But during the Aceh Explorer trek, my tour guides -each with a cigarette in one hand and machete in the other - led me through their former rebel base in the Lampuuk jungle.

Aceh Explorer founder Mendel Pols insists that hiring former teenage soldiers is not a novelty act, but a means of community engagement.

"I hope that by giving them jobs, I give them something to look forward to so they won't turn back to their old way of life," he says.

He believes such interaction can help stem the recent spate of violence against foreigners. Last month, two American teachers had their homes fired upon. Weeks earlier, a German Red Cross worker was shot and seriously injured.

Djamil believes the attacks are isolated incidents, but the Canadian government has advised against non-essential travel to Banda Aceh, and has asked those who travel there to register with Foreign Affairs and remain in touch with Canada's embassy in Jakarta.

Despite the violence, Djamil believes Banda Aceh's potential as a travel destination is limitless; that the area is a blank slate that can develop a sustainable tourism industry designed and managed by the Acehnese.

Some who make the journey share his enthusiasm.

"The people are what make the place so cool," says Mike, a laidback backpacker from Alaska. He planned to stay in Aceh for a few days and ended up staying more than three weeks. "People here are so gracious. When you eat in a restaurant, it's like you're in someone's kitchen. After a couple of days, you feel like you know everybody. You're really made to feel like you're part of the community."

Banda Aceh may be what Bali was 15 or 50 years ago. The question today is whether the area wants to become the next Bali, or blaze its own trail.

"I don't really see any big investors coming here to build huge hotels," Djamil says. "We've got to give a chance to help the local community establish its own businesses. The island is not too spoiled yet. Now is the time for us to catch up and grow tourism here in our own way."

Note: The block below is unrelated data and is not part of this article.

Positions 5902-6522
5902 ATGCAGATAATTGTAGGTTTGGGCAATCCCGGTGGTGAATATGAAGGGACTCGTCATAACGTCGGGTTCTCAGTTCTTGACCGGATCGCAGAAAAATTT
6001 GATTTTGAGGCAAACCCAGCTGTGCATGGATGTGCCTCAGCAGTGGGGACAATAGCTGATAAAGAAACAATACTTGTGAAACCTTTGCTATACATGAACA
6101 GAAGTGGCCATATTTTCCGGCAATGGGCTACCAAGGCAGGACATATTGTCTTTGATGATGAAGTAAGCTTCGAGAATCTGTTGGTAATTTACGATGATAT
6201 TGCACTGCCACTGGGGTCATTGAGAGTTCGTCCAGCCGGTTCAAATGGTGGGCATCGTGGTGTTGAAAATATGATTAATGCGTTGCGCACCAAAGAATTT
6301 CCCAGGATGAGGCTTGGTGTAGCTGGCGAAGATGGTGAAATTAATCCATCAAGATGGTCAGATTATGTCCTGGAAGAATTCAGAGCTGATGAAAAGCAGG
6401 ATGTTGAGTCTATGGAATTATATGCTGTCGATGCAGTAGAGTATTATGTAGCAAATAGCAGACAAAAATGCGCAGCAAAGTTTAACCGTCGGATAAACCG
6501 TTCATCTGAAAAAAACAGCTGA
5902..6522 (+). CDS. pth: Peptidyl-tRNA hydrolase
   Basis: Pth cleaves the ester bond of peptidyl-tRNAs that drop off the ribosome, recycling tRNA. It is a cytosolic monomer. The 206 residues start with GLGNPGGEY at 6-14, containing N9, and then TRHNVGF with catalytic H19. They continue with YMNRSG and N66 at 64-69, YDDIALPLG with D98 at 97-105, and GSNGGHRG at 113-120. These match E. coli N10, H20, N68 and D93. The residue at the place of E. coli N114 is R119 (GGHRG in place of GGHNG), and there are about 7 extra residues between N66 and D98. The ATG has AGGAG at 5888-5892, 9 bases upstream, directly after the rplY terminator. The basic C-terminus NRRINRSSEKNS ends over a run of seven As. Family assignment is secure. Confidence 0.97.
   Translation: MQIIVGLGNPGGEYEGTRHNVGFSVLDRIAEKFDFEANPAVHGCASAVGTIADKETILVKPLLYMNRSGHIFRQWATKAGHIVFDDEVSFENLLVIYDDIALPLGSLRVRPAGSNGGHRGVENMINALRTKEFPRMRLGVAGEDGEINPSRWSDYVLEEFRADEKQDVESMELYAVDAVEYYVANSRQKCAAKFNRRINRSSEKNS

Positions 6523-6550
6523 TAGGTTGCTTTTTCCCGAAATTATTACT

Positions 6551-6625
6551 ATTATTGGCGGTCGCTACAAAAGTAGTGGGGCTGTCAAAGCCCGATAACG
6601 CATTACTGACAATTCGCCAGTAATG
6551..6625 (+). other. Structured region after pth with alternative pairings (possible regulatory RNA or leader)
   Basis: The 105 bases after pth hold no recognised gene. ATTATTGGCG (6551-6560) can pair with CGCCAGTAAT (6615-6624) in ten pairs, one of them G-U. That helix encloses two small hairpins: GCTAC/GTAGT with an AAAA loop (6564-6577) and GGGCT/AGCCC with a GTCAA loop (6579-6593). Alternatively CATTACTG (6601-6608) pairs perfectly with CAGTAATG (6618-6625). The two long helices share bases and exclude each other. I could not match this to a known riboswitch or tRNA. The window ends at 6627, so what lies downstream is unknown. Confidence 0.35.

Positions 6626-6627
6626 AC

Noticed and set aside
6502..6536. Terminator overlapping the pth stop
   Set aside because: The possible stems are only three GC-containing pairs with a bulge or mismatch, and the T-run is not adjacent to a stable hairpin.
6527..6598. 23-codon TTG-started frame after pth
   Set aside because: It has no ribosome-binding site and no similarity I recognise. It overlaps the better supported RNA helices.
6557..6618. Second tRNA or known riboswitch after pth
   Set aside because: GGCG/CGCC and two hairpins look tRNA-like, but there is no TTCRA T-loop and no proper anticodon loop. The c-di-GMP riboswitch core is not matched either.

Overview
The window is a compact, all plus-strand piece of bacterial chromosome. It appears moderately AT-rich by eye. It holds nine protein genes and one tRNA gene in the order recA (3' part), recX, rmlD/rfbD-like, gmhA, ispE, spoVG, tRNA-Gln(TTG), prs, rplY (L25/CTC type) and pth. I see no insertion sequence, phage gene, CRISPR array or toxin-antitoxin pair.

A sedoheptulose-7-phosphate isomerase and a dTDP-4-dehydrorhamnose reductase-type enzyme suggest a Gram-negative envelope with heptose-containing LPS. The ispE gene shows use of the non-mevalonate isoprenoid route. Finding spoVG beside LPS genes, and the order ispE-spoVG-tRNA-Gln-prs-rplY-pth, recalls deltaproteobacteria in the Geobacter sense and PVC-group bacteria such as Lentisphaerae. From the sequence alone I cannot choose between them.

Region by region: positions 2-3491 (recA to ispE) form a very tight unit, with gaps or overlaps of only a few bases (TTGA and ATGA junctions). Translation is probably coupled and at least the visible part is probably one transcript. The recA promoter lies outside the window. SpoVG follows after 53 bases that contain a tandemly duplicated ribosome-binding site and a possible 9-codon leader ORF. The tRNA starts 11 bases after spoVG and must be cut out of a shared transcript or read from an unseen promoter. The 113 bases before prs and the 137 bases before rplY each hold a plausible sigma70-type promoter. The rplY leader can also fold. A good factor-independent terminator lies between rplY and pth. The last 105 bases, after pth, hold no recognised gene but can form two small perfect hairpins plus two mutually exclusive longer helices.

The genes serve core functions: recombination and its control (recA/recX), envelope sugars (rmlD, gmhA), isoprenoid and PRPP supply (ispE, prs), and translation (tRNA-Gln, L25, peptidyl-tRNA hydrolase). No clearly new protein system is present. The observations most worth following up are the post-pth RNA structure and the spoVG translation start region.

Special to The Globe and Mail

* * *

If you go

Getting there
Most travellers come to Aceh via the Indonesian capital of Jakarta or Kuala Lumpur, Malaysia. Air Asia offers bargain direct flights directly from Kuala Lumpur. Canadians require a visa to enter Indonesia. A seven-day visa on arrival is available at major ports such as Jakarta and Medan for $10.60. Visas are not available at the Banda Aceh airport.

Where to stay
Hermes Palace
62-651-755-5888; www.hermespalacehotel.com. Banda Aceh's only four-star hotel. Rooms from $105.

Santai Sumur Tiga 62-0-813-602-55001; www.santai-sabang.com. Weekday rooms from $23.

Lumba Lumba 62-652-332-4133; www.lumbalumba.com. The local dive shop in Gapang also offers the best accommodation for divers in Pulau Weh. Rooms range from $5.30 to $38 a night.

Fatima's Bungalows Witness firsthand where your Red Cross donation dollars go by staying in one of the many temporary Red Cross shelters that have been converted to bungalows in the town of Iboih. Bungalows cost $8 per night. For information, contact Rubiah Tirta, a dive shop that acts as a hub for travellers in Iboih (62-652-331-144; www.rubiahdivers.com).

When to go
Like many countries on the equator, Indonesia has a dry season, which runs roughly from May to October, and a wet season, from October to April. Even during the rainy season, though, Sumatra's climate remains relatively dry. Diving generally takes place in Pulau Weh year-round.

More information
Aceh Explorer
Jungle tours, led by former GAM soldiers, in and around Banda Aceh. www.acehexplorer.com Lumba Lumba Provides information about Pulau Weh and its surroundings. www.lumbalumba.com

Follow us on Twitter: @tgamtravel

 

In the know

Most popular videos »

Highlights

More from The Globe and Mail

Most popular